International Journal of
Livestock Production

  • Abbreviation: Int. J. Livest. Prod.
  • Language: English
  • ISSN: 2141-2448
  • DOI: 10.5897/IJLP
  • Start Year: 2009
  • Published Articles: 197

Full Length Research Paper

Beef edible red offal condemnations in Kgatleng Slaughter Facilities, South eastern Botswana in a wet and dry season period

Molebeledi Horatius Dambe Mareko
  • Molebeledi Horatius Dambe Mareko
  • Department of Animal Science and Production, Faculty of Science, Botswana University of Agriculture and Natural Resources, P/bag 0027, Gaborone, Botswana.
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Elly Masitha
  • Elly Masitha
  • Department of Animal Science and Production, Faculty of Science, Botswana University of Agriculture and Natural Resources, P/bag 0027, Gaborone, Botswana.
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Baetsi Lesly Raditshane
  • Baetsi Lesly Raditshane
  • Department of Animal Science and Production, Faculty of Science, Botswana University of Agriculture and Natural Resources, P/bag 0027, Gaborone, Botswana.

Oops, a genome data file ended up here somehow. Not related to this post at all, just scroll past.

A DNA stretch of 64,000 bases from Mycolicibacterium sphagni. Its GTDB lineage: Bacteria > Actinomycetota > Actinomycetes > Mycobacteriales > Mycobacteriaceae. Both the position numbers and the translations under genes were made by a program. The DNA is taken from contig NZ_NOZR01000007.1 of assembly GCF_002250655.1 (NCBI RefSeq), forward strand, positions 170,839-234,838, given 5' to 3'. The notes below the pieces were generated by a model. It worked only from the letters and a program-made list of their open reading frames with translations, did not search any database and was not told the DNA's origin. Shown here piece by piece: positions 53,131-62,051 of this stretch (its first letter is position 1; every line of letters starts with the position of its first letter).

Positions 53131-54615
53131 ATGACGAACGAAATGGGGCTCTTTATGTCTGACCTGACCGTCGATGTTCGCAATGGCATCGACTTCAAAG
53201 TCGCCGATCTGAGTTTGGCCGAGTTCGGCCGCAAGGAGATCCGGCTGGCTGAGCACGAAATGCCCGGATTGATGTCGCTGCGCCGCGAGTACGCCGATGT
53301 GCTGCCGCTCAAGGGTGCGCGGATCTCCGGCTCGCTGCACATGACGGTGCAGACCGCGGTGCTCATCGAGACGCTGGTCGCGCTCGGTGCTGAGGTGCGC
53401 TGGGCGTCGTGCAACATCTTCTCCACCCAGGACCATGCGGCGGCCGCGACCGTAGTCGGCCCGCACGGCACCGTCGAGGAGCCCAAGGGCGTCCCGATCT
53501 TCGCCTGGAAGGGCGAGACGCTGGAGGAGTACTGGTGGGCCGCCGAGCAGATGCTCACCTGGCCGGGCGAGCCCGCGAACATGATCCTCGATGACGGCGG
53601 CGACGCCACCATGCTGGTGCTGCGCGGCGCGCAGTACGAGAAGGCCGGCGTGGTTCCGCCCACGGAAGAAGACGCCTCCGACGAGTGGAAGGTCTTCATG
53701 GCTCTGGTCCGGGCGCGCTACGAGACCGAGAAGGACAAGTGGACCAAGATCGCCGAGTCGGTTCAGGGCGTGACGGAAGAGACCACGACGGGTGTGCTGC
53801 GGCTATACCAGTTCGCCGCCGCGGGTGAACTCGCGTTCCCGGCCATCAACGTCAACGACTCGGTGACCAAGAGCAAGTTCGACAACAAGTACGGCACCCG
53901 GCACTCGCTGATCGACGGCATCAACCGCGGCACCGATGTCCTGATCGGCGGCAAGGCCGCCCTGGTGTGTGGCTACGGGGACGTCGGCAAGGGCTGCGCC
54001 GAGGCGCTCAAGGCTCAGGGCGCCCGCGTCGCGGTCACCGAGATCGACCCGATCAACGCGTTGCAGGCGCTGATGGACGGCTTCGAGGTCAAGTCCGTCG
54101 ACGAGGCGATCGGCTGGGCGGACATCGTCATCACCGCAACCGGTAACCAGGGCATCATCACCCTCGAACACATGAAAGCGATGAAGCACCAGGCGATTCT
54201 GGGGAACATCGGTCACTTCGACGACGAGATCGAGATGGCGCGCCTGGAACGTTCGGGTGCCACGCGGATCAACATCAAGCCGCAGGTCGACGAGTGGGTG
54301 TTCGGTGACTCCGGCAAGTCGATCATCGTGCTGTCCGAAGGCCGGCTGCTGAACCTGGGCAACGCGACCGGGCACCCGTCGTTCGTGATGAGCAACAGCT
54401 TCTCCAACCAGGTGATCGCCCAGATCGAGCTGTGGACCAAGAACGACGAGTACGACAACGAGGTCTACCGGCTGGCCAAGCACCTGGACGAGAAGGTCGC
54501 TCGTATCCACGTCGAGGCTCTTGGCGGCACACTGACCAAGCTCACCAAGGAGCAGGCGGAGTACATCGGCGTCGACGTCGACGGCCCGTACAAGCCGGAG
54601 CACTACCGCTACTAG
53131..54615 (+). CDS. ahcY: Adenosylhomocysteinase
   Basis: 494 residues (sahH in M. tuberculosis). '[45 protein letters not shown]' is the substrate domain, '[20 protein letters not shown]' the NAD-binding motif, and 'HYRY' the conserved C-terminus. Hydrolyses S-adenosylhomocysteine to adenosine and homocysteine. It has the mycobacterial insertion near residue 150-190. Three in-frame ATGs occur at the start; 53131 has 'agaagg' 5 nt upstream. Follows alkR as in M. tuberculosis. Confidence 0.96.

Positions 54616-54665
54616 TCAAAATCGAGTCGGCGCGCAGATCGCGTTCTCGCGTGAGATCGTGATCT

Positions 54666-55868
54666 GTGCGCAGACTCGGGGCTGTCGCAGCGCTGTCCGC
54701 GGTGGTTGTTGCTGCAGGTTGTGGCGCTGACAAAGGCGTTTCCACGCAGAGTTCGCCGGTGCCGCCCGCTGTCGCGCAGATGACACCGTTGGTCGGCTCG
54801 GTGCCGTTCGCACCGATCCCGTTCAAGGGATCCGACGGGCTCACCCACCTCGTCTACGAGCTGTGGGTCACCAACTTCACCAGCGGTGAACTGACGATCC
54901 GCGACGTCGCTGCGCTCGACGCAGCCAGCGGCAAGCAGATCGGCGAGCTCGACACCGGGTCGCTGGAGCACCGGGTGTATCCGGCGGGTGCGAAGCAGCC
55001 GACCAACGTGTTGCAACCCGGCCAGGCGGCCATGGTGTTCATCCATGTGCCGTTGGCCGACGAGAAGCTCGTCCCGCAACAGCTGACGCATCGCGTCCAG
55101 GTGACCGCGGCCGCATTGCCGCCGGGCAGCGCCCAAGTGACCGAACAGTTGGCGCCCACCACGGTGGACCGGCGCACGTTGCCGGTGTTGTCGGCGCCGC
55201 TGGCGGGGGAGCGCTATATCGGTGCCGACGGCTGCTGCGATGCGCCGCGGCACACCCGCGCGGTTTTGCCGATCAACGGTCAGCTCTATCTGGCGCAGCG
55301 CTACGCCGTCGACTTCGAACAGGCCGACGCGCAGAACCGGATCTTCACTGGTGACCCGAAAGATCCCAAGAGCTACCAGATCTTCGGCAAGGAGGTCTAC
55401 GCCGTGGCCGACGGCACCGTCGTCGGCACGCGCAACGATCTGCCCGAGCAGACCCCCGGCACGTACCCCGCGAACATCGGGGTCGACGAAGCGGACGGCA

• Google Scholar


  •  Received: 14 June 2018
  •  Accepted: 07 August 2018
  •  Published: 30 November 2018

Abstract

The study aimed to determine pathological conditions across two seasons, leading to condemnations of beef edible red offals in Kgatleng District, Botswana. Offals are valued in communities of Botswana. Data from slaughter facilities was evaluated for dry/winter and wet/summer seasons. Financial losses were also determined. 7405 cattle were processed in the two seasons, with 4005 cattle slaughtered in the dry season and 3400 in the wet season. Of the slaughtered cattle, 55.2% (2209) of the dry season and 45% (1531) of the wet seasonhad some forms of pathological conditions that led to condemnations of the offals. Lungs were highly condemned at 26.2% in the wet season and 32.7% during the dry season, followed by livers at 16.2 and 18.4% in the wet and dry seasons, respectively. Emphysema led to a condemnation rate of lungs at 20% and 17% for the dry and wet seasons, respectively. The least condemned offals were the spleen at 2.3% (wet season) and 2.1% (dry season), followed by the kidneys at 0.3% (wet season) and 2% (dry season). Financially, the dry season losses were relatively higher at BWP62 950.55 compared to the wet season at BWP43 863.95. Management strategies should be put in place to avail offals to consumers.

Key words: Beef, edible red offals, pathological conditions, wet and dry seasons.